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  • The incomplete Momotaro Sacred Sailor (II)

    Momotaro: Sacred Sailors (桃太郎 海の神兵), released in 1945, is the first Japanese feature-length animated film. Commissioned by the Japanese Naval Ministry as a piece of WWII propaganda targeted at children, the film lacked details of war-time agony. Filling in on the film’s omissions, the artwork responds by highlighting Gillman Barracks as the site of the final battle between the British and Japanese forces.

    Reflecting the losses suffered by The Loyal Regiment (2nd Battalion) that was based there, the installation consists of 180 containers bearing a military identity tag, each filled with 5 litres of black acrylic paint (media used in making the animated film) — approximating the amount of blood in an adult human’s body. A number of these avatars of the fallen are interned within the gallery and set against a children’s song extracted from the film, while the remaining spectres can be found wandering across the precinct.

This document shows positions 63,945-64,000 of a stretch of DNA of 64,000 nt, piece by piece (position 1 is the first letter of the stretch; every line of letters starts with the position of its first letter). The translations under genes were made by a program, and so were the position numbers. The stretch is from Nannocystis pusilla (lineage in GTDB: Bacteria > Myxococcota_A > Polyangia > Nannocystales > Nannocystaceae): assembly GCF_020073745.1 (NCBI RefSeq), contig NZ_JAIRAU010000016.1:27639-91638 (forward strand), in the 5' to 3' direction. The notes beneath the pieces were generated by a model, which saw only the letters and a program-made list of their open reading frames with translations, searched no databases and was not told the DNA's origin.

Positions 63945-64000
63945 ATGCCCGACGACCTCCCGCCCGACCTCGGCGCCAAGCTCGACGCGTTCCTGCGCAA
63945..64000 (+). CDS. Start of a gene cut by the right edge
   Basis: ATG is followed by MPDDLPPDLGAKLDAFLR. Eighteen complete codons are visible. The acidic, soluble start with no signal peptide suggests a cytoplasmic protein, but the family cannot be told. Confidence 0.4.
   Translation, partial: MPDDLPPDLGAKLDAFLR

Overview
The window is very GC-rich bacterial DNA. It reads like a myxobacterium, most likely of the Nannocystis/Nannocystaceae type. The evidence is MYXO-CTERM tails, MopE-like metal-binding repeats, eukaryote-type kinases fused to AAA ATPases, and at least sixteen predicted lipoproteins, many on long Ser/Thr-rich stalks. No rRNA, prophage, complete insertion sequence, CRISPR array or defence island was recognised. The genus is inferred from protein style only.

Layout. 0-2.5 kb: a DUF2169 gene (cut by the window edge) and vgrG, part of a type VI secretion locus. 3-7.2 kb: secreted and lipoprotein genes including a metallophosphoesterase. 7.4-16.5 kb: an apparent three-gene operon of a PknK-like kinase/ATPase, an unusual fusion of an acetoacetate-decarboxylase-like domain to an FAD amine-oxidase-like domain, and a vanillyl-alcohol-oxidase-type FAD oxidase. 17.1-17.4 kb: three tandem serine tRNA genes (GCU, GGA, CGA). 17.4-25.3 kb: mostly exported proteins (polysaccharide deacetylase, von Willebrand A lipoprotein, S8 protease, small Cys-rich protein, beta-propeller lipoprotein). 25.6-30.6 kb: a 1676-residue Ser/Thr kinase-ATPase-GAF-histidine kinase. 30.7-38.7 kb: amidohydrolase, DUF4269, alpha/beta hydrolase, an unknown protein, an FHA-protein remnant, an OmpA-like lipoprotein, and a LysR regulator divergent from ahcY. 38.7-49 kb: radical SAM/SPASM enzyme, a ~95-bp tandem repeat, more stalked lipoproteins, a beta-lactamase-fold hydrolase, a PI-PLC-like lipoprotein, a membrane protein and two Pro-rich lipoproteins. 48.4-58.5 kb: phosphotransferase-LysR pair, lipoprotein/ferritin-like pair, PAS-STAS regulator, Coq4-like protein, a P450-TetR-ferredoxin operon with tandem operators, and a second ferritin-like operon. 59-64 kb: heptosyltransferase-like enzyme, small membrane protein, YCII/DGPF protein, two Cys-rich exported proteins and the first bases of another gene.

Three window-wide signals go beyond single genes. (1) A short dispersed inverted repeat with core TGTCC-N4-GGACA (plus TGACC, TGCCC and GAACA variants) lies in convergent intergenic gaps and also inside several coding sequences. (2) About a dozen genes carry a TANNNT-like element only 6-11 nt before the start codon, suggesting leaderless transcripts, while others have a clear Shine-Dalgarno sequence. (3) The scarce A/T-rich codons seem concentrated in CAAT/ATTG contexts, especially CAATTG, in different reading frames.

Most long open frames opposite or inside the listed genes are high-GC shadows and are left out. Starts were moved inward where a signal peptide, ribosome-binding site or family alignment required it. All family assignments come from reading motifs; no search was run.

The animated film is available on Youtube.

    Series: 2/2
    Material:  glass jar, black acrylic paint, stainless steel military ID tags, black polyester string
    Dimension: variable
    Text by: John Tung



    Screen grabs from 'The Momotaro Sacred Sailor'